Predominantly urban regions have less than 15 percent of their population living in a rural community. Predominantly rural regions are classified as rural metro-adjacent, rural non-metro-adjacent and rural northern, following Ehrensaft and Beeman. Rural metro-adjacent regions are predominantly rural census divisions which are adjacent to metropolitan centres while rural non-metro-adjacent regions are those predominantly rural census divisions which are not adjacent to metropolitan centres. Rural northern regions are predominantly rural census divisions that are found either or above the following lines of parallel in each province: Newfoundland and Labrador, 50th; as well, rural northern regions encompass all of Northwest Territories and Nunavut. Statistics Canada defines rural for their population counts; this definition has changed over time. It has referred to the population living outside settlements of 1,000 or fewer inhabitants; the current definition states that census rural is the population outside settlements with fewer than 1,000 inhabitants and a population density below 400 people per square kilometre.
84% of the United States' inhabitants live in suburban and urban areas, but cities occupy only 10 percent of the country. Rural areas occupy the remaining 90 percent; the U. S. Census Bureau, the USDA's Economic Research Service, the Office of Management and Budget have come together to help define rural areas. United States Census Bureau: The Census Bureau definitions, which are based on population density, defines rural areas as all territory outside Census Bureau-defined urbanized areas and urban clusters. An urbanized area consists of a central surrounding areas whose population is greater than 50,000, they may not contain individual cities with 50,000 or more. Thus, rural areas comprise open country and settlements with fewer than 2,500 residents. USDA The USDA's Office of Rural Development may define rural by various population thresholds; the 2002 farm bill defined rural and rural area as any area other than a city or town that has a population of greater than 50,000 inhabitants, the urbanized areas contiguous and adjacent to such a city or town.
The rural-urban continuum codes, urban influence code, rural county typology codes developed by USDA’s Economic Research Service allow researchers to break out the standard metropolitan and non-metropolitan areas into smaller residential groups. For example, a metropolitan county is one that contains an urbanized area, or one that has a twenty-five percent commuter rate to an urbanized area regardless of population. OMB: Under the Core Based Statistical Areas used by the OMB, a metropolitan county, or Metropolitan Statistical Area, consists of central counties with one or more urbanized areas and outlying counties that are economically tied to the core counties as measured by worker commuting data. Non-metro counties are outside the boundaries of metro areas and are further subdivided into Micropolitan Statistical Areas centered on urban clusters of 10,000–50,000 residents, all remaining non-core counties. In 2014, the USDA updated their rural / non-rural area definitions based on the 2010 Census counts.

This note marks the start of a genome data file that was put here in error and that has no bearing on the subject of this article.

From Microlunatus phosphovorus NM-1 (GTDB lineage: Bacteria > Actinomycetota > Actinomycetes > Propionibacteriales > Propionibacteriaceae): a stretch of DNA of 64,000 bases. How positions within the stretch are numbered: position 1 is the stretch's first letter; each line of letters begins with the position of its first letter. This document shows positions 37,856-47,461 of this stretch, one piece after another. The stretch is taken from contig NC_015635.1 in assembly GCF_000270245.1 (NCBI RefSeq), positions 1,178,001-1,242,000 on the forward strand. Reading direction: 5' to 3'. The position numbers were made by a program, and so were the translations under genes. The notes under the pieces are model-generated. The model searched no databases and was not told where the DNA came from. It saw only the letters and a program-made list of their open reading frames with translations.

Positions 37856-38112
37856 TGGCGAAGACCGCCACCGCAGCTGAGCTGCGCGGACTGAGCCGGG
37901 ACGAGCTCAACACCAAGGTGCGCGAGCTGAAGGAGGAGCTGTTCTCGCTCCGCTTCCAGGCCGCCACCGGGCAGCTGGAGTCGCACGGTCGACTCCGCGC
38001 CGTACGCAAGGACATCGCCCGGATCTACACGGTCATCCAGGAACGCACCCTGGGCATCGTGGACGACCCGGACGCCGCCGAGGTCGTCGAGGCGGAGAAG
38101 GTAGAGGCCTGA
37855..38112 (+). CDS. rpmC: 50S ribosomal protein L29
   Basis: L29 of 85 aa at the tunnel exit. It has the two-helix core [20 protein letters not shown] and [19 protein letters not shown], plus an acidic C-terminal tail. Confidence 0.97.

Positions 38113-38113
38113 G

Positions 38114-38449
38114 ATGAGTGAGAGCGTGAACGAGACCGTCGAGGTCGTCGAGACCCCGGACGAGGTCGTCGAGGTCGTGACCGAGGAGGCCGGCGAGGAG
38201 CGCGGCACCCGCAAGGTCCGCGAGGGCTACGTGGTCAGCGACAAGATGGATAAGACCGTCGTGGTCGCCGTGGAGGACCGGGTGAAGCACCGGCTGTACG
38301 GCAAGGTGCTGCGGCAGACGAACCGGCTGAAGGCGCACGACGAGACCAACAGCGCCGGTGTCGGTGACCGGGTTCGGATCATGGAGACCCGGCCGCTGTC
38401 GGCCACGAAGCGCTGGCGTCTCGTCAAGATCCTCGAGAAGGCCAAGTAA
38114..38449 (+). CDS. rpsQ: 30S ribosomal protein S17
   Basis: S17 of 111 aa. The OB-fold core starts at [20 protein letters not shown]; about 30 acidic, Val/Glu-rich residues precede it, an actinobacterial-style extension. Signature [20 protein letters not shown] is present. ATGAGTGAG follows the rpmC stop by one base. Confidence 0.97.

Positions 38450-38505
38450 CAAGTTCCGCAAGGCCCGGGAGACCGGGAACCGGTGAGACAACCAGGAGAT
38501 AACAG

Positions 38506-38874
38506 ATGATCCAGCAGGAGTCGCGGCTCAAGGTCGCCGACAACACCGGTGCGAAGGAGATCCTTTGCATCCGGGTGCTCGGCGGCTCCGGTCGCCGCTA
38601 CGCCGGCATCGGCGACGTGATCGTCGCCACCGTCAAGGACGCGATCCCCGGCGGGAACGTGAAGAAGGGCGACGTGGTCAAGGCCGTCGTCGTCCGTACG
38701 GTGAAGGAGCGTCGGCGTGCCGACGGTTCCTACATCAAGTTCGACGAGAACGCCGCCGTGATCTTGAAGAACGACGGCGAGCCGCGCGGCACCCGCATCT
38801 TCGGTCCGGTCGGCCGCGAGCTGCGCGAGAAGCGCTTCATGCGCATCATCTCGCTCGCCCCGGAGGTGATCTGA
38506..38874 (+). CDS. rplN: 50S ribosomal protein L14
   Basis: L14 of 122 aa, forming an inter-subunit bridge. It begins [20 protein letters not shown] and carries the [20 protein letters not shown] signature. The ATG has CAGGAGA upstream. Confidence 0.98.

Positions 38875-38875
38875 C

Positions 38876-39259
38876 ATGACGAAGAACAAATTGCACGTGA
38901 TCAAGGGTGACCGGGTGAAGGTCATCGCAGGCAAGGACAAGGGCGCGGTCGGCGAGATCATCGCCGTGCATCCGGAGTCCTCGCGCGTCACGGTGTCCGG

National Center for Education Statistics revised its definition of rural schools in 2006 after working with the Census Bureau to create a new locale classification system to capitalize on improved geocoding technology. Rural health definitions can be different for establishing under-served areas or health care accessibility in rural areas of the United States. According to the handbook, Definitions of Rural: A Handbook for Health Policy Makers and Researchers, "Residents of metropolitan counties are thought to have easy access to the concentrated health services of the county's central areas. However, some metropolitan counties are so large that t
Darkot pass is a high mountain pass that connects Baroghil Valley in Chitral and Rawat valley of Ghizer District in Gilgit, Pakistan. It is known as "Darkut"; the pass is about 10 miles to the east of the highest peak in Ghizer district. The border between Chitral and Northern Areas runs through the pass over Darkot Glacier. Eight miles to the south is Darkot village on the River Darkot, a small tributary of Ghizer River). To the southwest of Darkot pass is Chitral. Ten miles to the northwest of the pass is Chilmarabad, a village one mile south of the Boroghil pass. Chikaar Baroghil Valley